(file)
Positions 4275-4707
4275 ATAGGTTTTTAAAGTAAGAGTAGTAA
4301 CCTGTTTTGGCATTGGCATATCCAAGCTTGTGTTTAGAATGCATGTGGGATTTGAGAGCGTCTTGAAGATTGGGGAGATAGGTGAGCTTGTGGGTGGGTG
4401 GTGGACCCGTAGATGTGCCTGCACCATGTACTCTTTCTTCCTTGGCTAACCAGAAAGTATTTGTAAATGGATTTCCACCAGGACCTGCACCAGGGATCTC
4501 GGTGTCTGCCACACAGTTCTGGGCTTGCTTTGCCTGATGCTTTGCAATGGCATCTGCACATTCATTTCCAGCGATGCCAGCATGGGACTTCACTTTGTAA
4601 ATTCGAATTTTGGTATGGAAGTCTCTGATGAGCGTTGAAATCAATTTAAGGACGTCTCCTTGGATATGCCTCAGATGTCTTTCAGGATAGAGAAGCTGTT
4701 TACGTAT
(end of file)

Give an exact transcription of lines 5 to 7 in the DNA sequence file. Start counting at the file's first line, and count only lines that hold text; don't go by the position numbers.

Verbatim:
4501 GGTGTCTGCCACACAGTTCTGGGCTTGCTTTGCCTGATGCTTTGCAATGGCATCTGCACATTCATTTCCAGCGATGCCAGCATGGGACTTCACTTTGTAA
4601 ATTCGAATTTTGGTATGGAAGTCTCTGATGAGCGTTGAAATCAATTTAAGGACGTCTCCTTGGATATGCCTCAGATGTCTTTCAGGATAGAGAAGCTGTT
4701 TACGTAT